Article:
If the A’s were simply looking to cut costs at the Major League level and infuse the minor league system with a little more talent they pulled it off with this trade. Personally, I wish the deal was a win-now move but, it’s hard to gripe too much after Beane’s recent flurry of moves to improve the 2014 club.
Even though the Anderson trade disappoints me at first blush, it does pique my interest to look back at the trade that brought him to Oakland in the first place and see what’s left from the big Dan Haren trade in 2007.
Carter was included in the 2013 trade that brought Jed Lowrie to Oakland and that worked out well for everyone involved. Carter finally landed a full-time job, the Astros got a MLB-ready prospect and Lowrie was a reliable hitter in the middle of the A’s infield last year.
Cunningham was part of the 2010 trade that brought Eric Sogard to the A’s along with Kevin Kouzmanoff. This move is still paying dividends for Beane’s reigning AL West champs. A’s fans everywhere can thank Cunningham for his role in bringing Nerd Power to Oakland.
Eveland was sold to the Blue Jays in 2010 for cash. That seems like a steal considering how the big guy’s career fizzled out. Even if the only thing that cash ever paid for was a couple of rosin bags and a bucket of batting practice balls it’s better than nothing.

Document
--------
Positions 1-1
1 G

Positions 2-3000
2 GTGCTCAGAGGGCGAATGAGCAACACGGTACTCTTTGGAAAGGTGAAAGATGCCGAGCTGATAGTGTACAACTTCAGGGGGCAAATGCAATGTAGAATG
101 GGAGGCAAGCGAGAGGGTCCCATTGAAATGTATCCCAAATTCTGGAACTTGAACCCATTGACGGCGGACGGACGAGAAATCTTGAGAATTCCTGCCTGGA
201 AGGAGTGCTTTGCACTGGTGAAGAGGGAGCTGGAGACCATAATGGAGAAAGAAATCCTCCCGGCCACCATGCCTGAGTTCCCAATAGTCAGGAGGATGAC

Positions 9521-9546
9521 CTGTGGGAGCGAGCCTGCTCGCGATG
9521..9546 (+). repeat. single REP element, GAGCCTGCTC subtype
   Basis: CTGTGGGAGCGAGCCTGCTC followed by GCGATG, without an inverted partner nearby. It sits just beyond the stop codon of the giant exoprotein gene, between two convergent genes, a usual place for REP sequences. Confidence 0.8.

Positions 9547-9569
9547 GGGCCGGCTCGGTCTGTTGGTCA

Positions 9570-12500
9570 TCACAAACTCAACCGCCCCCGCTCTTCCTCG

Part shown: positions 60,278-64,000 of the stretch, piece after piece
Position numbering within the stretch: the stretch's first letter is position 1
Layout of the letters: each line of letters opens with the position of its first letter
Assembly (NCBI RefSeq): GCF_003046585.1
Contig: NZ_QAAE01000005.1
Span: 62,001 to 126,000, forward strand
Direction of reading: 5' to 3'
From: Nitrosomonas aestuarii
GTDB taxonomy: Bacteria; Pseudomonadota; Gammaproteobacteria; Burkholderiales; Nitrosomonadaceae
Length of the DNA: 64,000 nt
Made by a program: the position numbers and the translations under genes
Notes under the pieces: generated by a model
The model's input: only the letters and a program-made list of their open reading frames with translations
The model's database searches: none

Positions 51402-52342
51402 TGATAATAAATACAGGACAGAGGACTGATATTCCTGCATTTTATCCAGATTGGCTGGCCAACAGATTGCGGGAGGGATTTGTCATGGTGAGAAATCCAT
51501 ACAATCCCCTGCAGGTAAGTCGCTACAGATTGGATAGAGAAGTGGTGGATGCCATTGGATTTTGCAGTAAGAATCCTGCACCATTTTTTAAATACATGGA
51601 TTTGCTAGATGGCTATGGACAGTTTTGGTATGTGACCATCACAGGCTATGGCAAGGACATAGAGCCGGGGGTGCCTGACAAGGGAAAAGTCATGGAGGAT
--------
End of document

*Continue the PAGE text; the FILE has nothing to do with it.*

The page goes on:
Here is where we get to the rest of the pieces from the Haren trade. This is where we get to Carlos Gonzalez. This is where I try to choke back tears as I type all this. In 2008, CarGo was sent to the Rockies along with Smith and Huston Street for Matt Holliday. Holliday, as A’s fans all remember, didn’t even play a full season in Oakland before being traded to St. Louis for Clayton Mortensen, Shane Peterson and Brett Wallace.
Mortenson was traded to the Rockies in 2011 for Ethan Hollingsworth who in turn was traded to the Royals for Kila Ka`aihue. The Kila Monster is long gone and the A’s have nothing to show for his brief stay in the organization. This is a actually kind of surprising considering the way Beane manages to keep flipping warm bodies for warm bodies time after time; year after year.
Peterson is arguably one of the A’s top rated outfield prospects in the high minors right now. This argument probably says more about the sagging state of the A’s farm system than it does on the upside on Peterson’s big-league potential.
As for Brett Wallace, he was sent to the Blue Jays in 2009 for Michael Taylor. Taylor is probably Oakland’s top outfield prospect in Sacramento which is faint praise. If Michael Choice was still around no one would even mention Taylor in a discussion about Oakland’s promising outfield prospects.
The CarGo deal still stands as one of Beane’s worst trades ever.
As we sort through all the pieces and look at what the A’s have left from the Dan Haren trade, we have the following: Lowrie, Sogard, Peterson, Taylor, Pomeranz and Jensen. It’s actually not too shabby of a haul for a trade that went down 6 years ago. You’ve got a couple of key members of a back-to-back division winning team, some low-ceiling outfield depth in the high minors and some pitching prospects with moderate upside along with several years of contractual control.
You can be sure that Beane’s going to keep flipping the players remaining from the Haren trade over the next few years and continue stretching this winding trail of transactions along into the future.
However, it’s a future that won’t include Brett Anderson. He has been sent packing in the name of salary relief and organizational depth. After weeks and weeks of rumors, the reality of an Anderson trade is far less exciting than the hopeful ideas of what he might bring the A’s back in return.